The resort where we’ve been staying for the past year’s weekend getaways.
We love the beach. How perfect that we found a beach four hours south of Phoenix across the border in Mexico. With wide expanses of a white sandy beach, calm warm waters of the Sea of Cortez, we thought we found paradise.
Until this past weekend. It’s paradise until it’s not.
Two things freaked me out.
First, crossing the corder at a Lukeville, which is out in the middle of nowhere on the south side of Organ Pipe Cactus National Monument, I saw something I’ve never seen in the dozen or so times we’ve been there.
There were a thousand men lined up on foot to cross into the United States from Mexico. There were no women or children. They were young, all colors and presumably nationalities. I’ve seen news of massive border crossings in Texas, but nothing at Lukeville. This was the first time I’ve noticed anyone on foot.
Next, we had to run the gauntlet in the desperately poor town on the Mexican side of the border. Usually it’s without incident, but it’s shocking to see people living in abject poverty. It’s nothing like our lives in the United States. The speed limit is 25 mph which the signs say 40 kmh. We have to drive through window washers who jump in front of our car with a spray bottle. People are begging in wheel chairs, missing limbs. It’s so sad.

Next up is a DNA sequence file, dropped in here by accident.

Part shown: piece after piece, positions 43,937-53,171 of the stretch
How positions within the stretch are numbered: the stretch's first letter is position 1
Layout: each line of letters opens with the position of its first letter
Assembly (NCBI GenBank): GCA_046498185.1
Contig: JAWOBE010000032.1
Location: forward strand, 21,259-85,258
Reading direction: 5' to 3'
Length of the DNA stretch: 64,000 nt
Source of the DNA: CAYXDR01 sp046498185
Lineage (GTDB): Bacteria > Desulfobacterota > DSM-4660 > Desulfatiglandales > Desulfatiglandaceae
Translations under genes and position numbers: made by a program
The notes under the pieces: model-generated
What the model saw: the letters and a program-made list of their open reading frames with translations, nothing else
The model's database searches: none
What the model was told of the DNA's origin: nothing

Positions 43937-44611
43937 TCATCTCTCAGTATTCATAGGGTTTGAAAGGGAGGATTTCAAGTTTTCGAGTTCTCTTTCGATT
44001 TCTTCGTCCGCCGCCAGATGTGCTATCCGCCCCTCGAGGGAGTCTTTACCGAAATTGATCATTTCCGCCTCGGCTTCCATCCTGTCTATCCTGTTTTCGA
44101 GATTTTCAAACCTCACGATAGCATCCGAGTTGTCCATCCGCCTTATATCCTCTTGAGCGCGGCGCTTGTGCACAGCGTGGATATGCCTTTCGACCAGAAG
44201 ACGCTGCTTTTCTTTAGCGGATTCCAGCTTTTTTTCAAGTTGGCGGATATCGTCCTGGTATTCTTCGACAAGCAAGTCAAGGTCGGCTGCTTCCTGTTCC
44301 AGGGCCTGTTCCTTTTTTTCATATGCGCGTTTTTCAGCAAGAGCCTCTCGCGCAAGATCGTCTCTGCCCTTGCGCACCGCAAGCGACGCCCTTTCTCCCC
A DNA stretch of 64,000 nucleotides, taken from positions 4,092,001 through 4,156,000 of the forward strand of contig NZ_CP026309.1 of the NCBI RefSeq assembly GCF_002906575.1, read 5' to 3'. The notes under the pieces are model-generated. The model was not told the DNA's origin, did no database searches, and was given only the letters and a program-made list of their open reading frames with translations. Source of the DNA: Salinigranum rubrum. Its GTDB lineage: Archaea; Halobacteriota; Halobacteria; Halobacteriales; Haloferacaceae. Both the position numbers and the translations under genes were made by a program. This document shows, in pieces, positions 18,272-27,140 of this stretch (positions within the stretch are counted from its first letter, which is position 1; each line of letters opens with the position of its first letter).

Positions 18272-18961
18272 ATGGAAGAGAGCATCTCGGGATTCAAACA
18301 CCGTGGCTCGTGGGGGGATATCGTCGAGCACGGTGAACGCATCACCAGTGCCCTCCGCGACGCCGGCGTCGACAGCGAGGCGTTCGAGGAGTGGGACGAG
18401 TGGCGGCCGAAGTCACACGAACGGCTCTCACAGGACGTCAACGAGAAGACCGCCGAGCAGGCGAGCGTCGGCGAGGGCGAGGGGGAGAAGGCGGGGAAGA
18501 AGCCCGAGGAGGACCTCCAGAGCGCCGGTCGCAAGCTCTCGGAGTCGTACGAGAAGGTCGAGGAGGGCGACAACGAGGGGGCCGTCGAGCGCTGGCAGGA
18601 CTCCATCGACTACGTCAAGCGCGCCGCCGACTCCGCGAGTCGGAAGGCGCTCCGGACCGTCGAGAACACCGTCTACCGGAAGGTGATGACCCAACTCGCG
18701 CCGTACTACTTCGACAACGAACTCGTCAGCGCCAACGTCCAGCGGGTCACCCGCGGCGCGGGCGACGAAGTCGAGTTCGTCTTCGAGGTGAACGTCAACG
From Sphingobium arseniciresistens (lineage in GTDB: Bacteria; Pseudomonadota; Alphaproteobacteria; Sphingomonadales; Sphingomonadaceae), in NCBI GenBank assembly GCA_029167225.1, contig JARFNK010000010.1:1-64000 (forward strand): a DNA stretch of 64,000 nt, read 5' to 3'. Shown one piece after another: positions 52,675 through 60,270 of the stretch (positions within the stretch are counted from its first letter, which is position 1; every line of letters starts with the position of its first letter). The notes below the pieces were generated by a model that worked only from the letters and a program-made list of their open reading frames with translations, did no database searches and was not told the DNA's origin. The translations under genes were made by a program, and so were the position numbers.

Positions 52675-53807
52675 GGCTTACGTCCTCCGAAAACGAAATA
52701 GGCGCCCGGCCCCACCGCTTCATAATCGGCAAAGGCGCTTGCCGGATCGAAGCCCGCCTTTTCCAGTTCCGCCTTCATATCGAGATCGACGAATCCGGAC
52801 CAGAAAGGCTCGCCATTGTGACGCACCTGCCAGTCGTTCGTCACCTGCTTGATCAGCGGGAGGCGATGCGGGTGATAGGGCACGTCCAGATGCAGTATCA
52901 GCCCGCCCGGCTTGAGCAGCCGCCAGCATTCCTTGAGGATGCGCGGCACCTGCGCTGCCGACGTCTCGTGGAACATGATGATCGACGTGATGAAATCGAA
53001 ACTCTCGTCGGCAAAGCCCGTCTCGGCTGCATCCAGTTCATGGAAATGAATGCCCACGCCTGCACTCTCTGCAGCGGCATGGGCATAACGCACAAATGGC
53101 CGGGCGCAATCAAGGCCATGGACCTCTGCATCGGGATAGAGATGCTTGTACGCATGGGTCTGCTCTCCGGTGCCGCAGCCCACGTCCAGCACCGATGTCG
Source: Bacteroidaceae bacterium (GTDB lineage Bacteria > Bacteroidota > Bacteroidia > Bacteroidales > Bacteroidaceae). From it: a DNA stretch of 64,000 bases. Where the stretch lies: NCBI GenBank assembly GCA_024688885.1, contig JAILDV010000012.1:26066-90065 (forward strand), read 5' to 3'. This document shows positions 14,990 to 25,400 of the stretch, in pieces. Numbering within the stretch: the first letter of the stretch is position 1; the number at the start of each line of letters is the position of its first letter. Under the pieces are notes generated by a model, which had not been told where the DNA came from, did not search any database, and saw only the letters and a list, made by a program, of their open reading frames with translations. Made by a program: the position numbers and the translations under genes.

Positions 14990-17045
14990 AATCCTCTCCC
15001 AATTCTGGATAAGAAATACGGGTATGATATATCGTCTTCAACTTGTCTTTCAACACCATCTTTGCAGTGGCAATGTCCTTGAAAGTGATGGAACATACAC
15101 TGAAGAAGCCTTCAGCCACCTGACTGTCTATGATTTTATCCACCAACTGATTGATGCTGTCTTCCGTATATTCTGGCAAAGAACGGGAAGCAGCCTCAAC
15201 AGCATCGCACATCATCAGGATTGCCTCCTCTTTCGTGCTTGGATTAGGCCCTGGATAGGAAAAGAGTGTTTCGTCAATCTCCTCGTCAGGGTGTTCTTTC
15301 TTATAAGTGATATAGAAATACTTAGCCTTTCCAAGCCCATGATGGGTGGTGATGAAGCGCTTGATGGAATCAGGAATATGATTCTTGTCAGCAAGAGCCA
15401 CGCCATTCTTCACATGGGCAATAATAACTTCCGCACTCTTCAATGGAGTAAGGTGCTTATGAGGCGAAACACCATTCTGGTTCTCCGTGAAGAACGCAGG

Once through the town the speed limit increases slowly. We were last in line of about seven cars and trucks when red lights flashed behind us. We pulled on the shoulder to let the vehicle pass, but it stopped behind us! We were pulled over in Mexico.
For what, we had no idea.
We were approached by two burly Mexican cops who told us to roll down all the windows, asked for my husband’s driver’s license and told us we had been speeding at 60 kmh. (Not true.)
They said they’d write a ticket and we had to pay at the courthouse before we continued. My husband asked where it was. They said they’d show us but they’d keep the driver’s license until we paid. Oh — and the courthouse was closed for the next two or three hours.
But they could do us a favor. Pay them $160 American dollars, they’d return the license and we could be on our way. Which we did.
It made us angry, but what else could we do? End up in a Mexican jail for not paying? Now I’m fearful of the drive back. We need to find an ATM in case we need cash again at the border town. I’ll be happy to be back in the USA.
However, I have some empathy for the people living in the squalor of the border town watching countless Americans driving through to get to the beach resorts an hour away — driving luxury cars, trucks and RVs. Pulling people over all day long for $160 a pop is a decent living.
It took us a bit of time to relax. We ate delicious meals, walked the beach and read.
Here are a few photos:
Would you want to come back anytime soon? Would you be afraid? Why or why not?